types of obstruction
  • 1. check valve: air can be inhaled but not exhaled.[emphysema]. 2. ball valve: air can be exhaled but not inhaled.[broncho pul segment collapse]. 3. bypass valve: FB partially obstructs both in insp. and exp. 4. stop valve: total obstruction, airway collapse and consolidation.
  • In general, aspiration of foreign bodies produces the following 3 phases:
  • Initial phase - Choking and gasping, coughing, or airway obstruction at the time of aspiration
  • Asymptomatic phase - Subsequent lodging of the object with relaxation of reflexes that often results in a reduction or cessation of symptoms, lasting hours to weeks
  • Complications phase - Foreign body producing erosion or obstruction leading to pneumonia, atelectasis, or abscess
foreign body aspiration2
Foreign Body Aspiration
  • History
      • Choking
      • Gagging
      • Wheezing
      • Hoarseness
      • Dysphonia
  • Can mimic asthma, croup, pneumonia
  • “A positive history must never be ignored, while a negative history may be misleading”
foreign body aspiration3
Foreign Body Aspiration
  • Tachepnia, rib and sternal retraction, cyanosis,n/v.
  • Hypoxic seizures, arrest,hypoxic brain damage.
  • Asymptomatic interval
    • 20-50% not detected for one week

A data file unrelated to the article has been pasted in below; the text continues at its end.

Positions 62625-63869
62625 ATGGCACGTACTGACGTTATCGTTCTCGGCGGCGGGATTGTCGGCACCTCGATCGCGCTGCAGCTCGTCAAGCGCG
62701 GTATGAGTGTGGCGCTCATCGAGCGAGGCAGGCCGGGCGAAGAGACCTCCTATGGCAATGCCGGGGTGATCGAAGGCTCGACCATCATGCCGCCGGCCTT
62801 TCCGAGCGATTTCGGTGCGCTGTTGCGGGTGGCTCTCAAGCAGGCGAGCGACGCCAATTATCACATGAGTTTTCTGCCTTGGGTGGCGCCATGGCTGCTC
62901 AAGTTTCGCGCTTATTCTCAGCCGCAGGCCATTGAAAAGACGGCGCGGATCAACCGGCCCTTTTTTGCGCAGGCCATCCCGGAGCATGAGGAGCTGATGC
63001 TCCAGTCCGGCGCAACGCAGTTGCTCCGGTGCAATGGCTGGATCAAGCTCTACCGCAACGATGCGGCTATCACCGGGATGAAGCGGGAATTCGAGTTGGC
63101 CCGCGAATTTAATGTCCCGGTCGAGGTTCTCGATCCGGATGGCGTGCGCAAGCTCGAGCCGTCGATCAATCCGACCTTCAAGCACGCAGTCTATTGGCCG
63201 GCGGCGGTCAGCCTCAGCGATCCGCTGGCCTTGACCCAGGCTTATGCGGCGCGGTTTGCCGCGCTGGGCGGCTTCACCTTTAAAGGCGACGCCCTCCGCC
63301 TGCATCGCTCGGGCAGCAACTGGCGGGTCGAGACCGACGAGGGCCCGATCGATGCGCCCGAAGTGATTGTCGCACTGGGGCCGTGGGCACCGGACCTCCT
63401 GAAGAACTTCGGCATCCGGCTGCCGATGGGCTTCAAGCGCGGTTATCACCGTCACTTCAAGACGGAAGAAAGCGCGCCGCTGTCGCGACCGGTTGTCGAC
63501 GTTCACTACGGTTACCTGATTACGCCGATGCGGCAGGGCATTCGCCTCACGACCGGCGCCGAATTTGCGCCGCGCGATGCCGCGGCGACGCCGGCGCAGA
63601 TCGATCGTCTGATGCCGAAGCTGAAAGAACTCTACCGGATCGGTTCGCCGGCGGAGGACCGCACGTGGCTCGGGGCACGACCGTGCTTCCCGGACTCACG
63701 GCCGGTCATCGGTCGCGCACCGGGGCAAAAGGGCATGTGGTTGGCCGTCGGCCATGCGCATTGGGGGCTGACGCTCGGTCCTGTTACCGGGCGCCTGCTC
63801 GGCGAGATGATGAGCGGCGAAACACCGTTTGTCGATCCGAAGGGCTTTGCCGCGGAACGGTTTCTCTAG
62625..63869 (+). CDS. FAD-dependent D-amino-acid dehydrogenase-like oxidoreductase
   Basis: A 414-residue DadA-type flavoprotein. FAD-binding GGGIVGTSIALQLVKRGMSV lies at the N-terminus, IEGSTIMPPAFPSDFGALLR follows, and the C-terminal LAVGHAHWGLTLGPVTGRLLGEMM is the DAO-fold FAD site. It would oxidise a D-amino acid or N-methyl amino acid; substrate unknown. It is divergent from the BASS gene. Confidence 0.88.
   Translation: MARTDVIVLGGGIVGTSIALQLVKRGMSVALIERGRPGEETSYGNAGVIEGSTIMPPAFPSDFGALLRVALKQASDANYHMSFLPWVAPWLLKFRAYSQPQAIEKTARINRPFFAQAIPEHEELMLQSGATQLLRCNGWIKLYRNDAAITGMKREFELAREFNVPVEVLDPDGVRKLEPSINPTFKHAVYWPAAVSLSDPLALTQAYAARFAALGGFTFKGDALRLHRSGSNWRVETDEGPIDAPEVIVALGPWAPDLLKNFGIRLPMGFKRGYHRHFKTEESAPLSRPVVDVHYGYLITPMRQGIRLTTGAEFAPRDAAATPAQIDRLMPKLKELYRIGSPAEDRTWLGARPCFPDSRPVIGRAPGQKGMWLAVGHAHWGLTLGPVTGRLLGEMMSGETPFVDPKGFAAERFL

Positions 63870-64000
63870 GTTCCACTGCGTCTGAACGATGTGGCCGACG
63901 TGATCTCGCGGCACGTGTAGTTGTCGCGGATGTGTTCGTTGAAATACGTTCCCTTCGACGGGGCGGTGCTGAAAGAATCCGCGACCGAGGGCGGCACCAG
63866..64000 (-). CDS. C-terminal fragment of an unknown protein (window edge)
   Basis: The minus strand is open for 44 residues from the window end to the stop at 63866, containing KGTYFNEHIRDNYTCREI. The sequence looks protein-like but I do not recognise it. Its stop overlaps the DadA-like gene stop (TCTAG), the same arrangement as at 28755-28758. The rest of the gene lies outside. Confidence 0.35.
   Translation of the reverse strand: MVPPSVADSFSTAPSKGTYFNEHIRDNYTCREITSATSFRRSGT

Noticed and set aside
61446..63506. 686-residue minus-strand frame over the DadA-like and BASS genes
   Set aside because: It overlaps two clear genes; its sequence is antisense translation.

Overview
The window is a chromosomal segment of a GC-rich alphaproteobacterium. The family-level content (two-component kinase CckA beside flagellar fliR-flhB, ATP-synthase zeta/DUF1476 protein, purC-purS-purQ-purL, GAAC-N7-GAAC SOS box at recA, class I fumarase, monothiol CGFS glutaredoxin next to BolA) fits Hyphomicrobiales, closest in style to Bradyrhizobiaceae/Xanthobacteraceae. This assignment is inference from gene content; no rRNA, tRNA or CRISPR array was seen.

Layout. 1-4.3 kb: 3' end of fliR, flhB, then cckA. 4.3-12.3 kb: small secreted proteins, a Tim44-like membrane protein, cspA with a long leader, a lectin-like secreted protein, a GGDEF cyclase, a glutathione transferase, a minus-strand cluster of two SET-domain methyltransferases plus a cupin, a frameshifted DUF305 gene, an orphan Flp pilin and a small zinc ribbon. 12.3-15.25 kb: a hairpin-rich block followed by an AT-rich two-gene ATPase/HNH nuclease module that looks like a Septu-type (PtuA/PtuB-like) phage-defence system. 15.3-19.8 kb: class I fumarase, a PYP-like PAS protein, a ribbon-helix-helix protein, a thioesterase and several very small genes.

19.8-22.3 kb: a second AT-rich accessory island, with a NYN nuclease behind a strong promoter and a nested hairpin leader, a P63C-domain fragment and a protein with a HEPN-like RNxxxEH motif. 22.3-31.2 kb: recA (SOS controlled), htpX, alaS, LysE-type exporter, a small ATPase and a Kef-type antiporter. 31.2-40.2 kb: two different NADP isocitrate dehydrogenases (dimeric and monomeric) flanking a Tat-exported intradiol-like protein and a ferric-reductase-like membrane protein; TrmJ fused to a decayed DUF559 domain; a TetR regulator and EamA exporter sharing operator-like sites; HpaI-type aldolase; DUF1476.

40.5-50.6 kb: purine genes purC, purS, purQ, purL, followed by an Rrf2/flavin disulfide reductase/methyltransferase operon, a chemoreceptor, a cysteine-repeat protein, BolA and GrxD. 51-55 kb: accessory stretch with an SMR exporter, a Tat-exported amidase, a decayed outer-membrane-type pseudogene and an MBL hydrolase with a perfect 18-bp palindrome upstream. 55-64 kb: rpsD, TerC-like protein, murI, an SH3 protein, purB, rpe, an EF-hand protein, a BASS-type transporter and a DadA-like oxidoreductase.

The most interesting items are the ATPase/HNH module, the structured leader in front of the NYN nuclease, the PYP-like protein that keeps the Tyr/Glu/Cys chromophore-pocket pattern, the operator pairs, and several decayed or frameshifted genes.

• Inflammation and Complications
    • Cough
    • Emphysema
    • Obstructive atelectasis
    • Hemoptysis
    • Pneumonia
    • Lung abscess
    • Fever
foreign body aspiration4
Foreign Body Aspiration
  • Physical exam
    • Larynx/cervical trachea
      • Inspiratory or biphasic stridor,aphonia, complete obstruction.
    • Intrathoracic trachea
      • Prolonged expiratory wheeze,comp obs.
    • Bronchi
      • Unequal breath sounds
      • Diagnostic triad - <50%
        • Unilateral wheeze
        • Cough
        • Ipsilaterally diminished breath sounds
  • Fiberoptic laryngoscopy
foreign body aspiration5
Foreign Body Aspiration
  • Radiography
    • PA & lateral views of chest & neck
    • Inspiration & expiration [atelectesis on insp, hyperinflation on exp. In affected bronchus.]
    • Lateral decubitus views [lower lung doesn’t collapse if FB present.]